Wednesday 10 August 2022

Not so FAST? How a study on lung ultrasound got it wrong…

This study out of UC San Diego set out to determine the accuracy of lung ultrasound vs. supine portable chest x-ray for the detection of traumatic pneumothorax.

Yes, I also thought this research questions had been suitably answered.

In 2020, a CochraneReview included 13 prospective paired comparative accuracy studies and concluded that ultrasound was about 90% sensitive vs. 50% for a chest x-ray. Both are highly specific.

Regardless of the consistent evidence, let’s consider face validity. Anyone who is competent in lung ultrasound knows that ultrasound is much better at finding pneumothorax. There is no planet in the solar system where a supine portable chest x-ray is going to be more sensitive than ultrasound.

But this study concludes the opposite… chest x-ray was better!

Huh? How could this be?

This was a retrospective registry review. Retrospective data is often poor quality. Registry data is even worse. Garbage in... garbage out. Ironically, this study would never have been included in the Cochrane review.

What is the probability that this single study with worse quality evidence is correct and all the consistent higher quality studies are wrong?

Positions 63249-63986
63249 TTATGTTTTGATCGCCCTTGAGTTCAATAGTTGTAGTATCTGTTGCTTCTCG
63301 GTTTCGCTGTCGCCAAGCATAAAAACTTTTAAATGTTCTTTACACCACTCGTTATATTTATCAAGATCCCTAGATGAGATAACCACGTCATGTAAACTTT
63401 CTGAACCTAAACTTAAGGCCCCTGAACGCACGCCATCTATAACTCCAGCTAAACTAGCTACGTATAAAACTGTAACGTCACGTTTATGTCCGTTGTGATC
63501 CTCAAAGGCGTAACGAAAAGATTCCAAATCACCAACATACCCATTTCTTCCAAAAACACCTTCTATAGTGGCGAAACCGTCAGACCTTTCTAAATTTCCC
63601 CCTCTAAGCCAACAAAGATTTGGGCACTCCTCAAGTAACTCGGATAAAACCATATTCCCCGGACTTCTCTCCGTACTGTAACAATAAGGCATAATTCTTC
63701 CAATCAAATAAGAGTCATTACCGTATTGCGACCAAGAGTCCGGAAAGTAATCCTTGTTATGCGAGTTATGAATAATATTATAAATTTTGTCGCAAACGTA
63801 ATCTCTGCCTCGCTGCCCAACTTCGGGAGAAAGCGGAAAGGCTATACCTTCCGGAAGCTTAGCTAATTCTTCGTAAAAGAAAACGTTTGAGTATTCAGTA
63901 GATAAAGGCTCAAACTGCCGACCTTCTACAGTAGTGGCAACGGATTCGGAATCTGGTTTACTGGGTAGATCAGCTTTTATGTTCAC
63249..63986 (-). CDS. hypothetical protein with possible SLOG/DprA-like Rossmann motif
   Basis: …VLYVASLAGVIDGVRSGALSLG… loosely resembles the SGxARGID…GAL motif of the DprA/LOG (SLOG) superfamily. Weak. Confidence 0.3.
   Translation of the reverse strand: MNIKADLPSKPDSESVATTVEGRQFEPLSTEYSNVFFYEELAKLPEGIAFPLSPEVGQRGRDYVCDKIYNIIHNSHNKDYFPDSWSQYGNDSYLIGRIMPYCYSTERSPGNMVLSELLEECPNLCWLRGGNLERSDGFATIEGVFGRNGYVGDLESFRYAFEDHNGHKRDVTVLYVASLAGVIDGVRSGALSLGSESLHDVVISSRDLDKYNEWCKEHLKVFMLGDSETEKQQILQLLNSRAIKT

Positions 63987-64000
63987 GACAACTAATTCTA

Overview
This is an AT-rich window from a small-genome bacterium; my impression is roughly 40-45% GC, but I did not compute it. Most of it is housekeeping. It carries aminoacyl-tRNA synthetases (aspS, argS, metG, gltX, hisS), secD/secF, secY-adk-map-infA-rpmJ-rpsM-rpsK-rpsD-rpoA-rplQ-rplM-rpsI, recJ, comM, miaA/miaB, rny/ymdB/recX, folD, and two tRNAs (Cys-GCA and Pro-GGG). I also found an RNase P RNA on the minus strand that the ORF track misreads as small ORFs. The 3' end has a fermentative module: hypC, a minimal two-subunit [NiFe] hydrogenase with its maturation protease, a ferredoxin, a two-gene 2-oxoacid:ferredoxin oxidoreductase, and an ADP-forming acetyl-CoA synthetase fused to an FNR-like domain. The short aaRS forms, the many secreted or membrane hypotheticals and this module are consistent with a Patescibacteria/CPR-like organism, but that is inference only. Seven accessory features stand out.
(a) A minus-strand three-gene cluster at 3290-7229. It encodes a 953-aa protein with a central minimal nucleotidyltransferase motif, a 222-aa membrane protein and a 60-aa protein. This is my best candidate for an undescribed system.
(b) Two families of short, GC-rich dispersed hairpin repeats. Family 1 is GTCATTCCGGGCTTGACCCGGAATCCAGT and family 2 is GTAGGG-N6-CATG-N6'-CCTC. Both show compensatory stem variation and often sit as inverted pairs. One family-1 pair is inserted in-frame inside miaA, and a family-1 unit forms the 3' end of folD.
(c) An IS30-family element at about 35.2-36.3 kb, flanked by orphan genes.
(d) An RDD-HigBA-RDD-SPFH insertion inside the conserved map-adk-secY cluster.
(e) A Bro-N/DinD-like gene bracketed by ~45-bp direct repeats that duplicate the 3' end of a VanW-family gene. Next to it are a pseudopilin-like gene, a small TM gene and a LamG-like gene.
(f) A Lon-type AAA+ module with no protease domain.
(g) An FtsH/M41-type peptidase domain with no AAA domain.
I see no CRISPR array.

Yes, the probability is close to zero.

But where did this study really go wrong?

I think the authors answered the question themselves, “… in a non-study environment, such as ours, the pleural views were not universally performed with the same rigor as in a prospective study designed specifically to detect pneumothorax.”

I think this is probably the answer.

There are many other problems with this study, but I’m limited by word count. So briefly, the  methods for assessment of diagnostic accuracy of a test were performed backwards. They used the wrong probes for lung ultrasound. They used the wrong clinicians to perform and interpret the ultrasound. That was only to name a few...

As expected, there were many concerned letters to the editor. Even one from Dr Giovanni Volpicelli who is the world leader and pioneer of lung ultrasound. But the authors stuck with the strategy of “never admit you are wrong” and doubled-down in their conclusions.

A bit sad really...


Santorelli JE, Chau H, Godat L, et al. Not so FAST- Chest ultrasound underdiagnoses traumatic pneumothorax. J Trauma Acute Care Surg.2022;92:44-8.[link to article]